Ransom Kopher; same word as in Job 33:24, but used here in a modified sense. No consideration either of wealth, honour, wisdom, or piety, (Ezekiel 33:12-13,) — no price that man can bring — will avail to deliver man when once under the retributive hand of God. Comp. Job 30:24.

Cannot deliver thee — The meaning of in the niphil form is unquestionably, as in the margin, “to turn aside.” Gesenius renders the phrase, (Thes. 877,) “A great ransom cannot turn thee aside from the divine punishment; a form of speech,” he says, “used of those who turn aside from the way to avoid peril.”

 

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Whedon, Daniel. "Commentary on Job 36:18". "Whedon's Commentary on the Bible". https://www.studylight.org/commentaries/whe/job-36.html. 1874-1909.

Mark Dunagan Commentary on the Bible

Job needs to be careful that his pain and suffering do not move him towards acting like or speaking like a scoffer. "And not let "the greatness of the ransom" (the large price he is paying by his suffering) turn him aside from upright living" (Zuck p. 157).

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Dunagan, Mark. "Commentary on Job 36:18". "Mark Dunagan Commentaries on the Bible". https://www.studylight.org/commentaries/dun/job-36.html. 1999-2014.

Commentary Critical and Explanatory on the Whole Bible - Unabridged

Because there is wrath, beware lest he take thee away with his stroke: then a great ransom cannot deliver thee.

(Numbers 16:45; Psalms 49:6-7; Matthew 16:26.) Even the "ransom" by Jesus Christ (Job 33:24) will be of no avail to willful despisers (Hebrews 10:26-29).

With his stroke - [saapaq is the same as caapaq (Hebrew #5607), smite] (Job 34:26). Umbreit translates 'Beware lest the wrath of God (thy severe calamity) lead thee to scorn' (Job 34:7; Job 27:23): literally, to smite the hands in scorn. This accords with the verb in the parallel clause, which ought to be translated, 'Let not the great ransom (of money, which thou canst give) seduce thee' (margin, turn thee aside, as if thou couldst deliver thyself from "wrath" by it). As the "scorn" in the first clause answers to the "judgment of the wicked," Job 36:17, so 'ransom, seduce' to "Will he esteem riches," Job 36:19. Thus Job 36:18 is the transition between Job 36:17; Job 36:19. Maurer for "wrath" translates 'milk' or 'butter,' the very image for wealth which Job himself had used, Job 29:6, 'Beware lest thy milk-like flow of wealth seduce thee in abundance' (so the Hebrew means, Job 20:22). The Hebrew [ cheemaah (Hebrew #2534)] will bear either meaning, milk or wrath. The English version is good Hebrew and good sense.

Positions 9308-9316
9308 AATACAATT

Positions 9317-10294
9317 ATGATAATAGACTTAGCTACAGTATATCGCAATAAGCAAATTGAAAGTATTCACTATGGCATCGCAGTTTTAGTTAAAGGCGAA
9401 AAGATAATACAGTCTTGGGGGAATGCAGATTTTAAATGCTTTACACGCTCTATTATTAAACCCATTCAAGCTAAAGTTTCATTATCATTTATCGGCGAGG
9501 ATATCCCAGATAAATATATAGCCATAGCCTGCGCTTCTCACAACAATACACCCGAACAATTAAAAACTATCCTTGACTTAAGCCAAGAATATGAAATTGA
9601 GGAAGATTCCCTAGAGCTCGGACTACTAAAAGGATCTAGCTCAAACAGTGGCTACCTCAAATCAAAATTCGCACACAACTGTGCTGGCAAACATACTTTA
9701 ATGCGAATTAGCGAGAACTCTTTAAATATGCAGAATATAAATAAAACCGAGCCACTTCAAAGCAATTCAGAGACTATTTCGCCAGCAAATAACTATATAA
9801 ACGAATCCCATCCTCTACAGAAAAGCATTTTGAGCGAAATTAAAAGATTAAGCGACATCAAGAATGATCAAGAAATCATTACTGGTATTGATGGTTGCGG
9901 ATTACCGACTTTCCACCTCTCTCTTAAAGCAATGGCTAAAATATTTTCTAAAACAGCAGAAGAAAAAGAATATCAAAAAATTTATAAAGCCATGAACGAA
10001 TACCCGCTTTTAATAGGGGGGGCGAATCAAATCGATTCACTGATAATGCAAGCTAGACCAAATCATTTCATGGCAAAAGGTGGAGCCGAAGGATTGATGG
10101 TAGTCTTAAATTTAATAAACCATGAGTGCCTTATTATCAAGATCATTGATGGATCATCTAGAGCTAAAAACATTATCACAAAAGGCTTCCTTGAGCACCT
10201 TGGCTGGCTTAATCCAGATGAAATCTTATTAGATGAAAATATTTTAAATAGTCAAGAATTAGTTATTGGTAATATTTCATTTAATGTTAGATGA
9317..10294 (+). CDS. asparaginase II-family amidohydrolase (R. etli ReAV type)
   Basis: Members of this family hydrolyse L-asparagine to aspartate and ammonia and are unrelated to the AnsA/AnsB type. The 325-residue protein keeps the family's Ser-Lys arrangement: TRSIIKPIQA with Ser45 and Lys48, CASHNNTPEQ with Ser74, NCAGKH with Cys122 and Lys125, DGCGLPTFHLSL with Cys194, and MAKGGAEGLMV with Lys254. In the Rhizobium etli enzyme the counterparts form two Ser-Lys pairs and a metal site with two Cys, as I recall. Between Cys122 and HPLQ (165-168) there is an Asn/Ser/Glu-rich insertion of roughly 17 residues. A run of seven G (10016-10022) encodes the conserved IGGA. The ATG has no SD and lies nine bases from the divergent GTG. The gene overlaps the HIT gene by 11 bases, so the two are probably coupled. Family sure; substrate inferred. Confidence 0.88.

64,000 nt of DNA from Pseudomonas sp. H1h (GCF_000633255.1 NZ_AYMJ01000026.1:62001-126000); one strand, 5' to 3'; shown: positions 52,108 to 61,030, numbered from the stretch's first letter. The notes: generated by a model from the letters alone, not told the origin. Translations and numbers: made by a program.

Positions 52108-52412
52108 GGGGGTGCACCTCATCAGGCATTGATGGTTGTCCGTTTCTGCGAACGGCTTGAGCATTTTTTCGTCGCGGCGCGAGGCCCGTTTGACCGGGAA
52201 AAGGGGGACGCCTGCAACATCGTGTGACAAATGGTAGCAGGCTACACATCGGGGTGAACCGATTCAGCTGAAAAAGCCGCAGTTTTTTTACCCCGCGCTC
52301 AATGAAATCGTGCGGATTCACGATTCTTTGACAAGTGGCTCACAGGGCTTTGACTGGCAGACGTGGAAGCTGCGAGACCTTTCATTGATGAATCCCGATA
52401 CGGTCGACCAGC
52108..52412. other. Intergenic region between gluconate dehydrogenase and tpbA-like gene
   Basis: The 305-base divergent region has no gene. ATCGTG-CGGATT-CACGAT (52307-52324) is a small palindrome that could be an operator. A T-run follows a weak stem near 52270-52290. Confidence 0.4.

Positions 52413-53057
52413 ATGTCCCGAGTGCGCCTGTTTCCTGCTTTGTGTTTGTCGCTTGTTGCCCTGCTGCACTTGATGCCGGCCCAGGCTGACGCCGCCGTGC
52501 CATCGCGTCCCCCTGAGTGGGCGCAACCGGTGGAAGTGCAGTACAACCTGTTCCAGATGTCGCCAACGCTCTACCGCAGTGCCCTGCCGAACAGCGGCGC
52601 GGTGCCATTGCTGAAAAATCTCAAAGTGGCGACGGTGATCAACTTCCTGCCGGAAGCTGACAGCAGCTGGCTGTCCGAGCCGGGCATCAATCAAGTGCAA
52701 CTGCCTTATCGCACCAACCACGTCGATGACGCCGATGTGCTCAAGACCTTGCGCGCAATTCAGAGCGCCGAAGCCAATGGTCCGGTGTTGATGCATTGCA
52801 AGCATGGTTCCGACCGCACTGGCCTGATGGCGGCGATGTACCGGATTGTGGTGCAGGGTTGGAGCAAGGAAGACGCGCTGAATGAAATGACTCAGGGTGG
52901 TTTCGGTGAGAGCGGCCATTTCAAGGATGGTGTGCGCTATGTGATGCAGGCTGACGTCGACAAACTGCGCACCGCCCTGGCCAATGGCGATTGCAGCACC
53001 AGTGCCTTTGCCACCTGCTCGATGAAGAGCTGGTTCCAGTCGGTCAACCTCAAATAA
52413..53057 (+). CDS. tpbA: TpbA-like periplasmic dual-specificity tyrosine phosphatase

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Jamieson, Robert, D.D.; Fausset, A. R.; Brown, David. "Commentary on Job 36:18". "Commentary Critical and Explanatory on the Whole Bible - Unabridged". https://www.studylight.org/commentaries/jfu/job-36.html. 1871-8.

Ellicott's Commentary for English Readers

(18) Because there is wrath.—“For there is wrath: now, therefore, beware lest He take thee away with one stroke, so that great ransom cannot deliver thee.” Literally it is, let not a great ransom deliver thee, but the sense is probably like the Authorised Version.

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Ellicott, Charles John. "Commentary on Job 36:18". "Ellicott's Commentary for English Readers". https://www.studylight.org/commentaries/ebc/job-36.html. 1905.

Treasury of Scripture Knowledge

Because there is wrath, beware lest he take thee away with his stroke: then a great ransom cannot deliver thee.
Because
Psalms 2:5,12; 110:5; Matthew 3:7; Romans 1:18; 2:5; Ephesians 5:6
his
Psalms 39:10; Isaiah 14:6; Ezekiel 24:16
then
33:24; Psalms 49:7,8; 1 Timothy 2:6; Hebrews 2:3
deliver thee
Heb. turn thee aside.
Reciprocal: Exodus 30:12 - a ransom;  1 Kings 20:39 - or else;  Job 10:3 - Is it good;  Proverbs 11:4 - Riches;  Isaiah 30:13 - cometh;  Luke 12:58 - the judge

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Torrey, R. A. "Commentary on Job 36:18". "The Treasury of Scripture Knowledge". https://www.studylight.org/commentaries/tsk/job-36.html.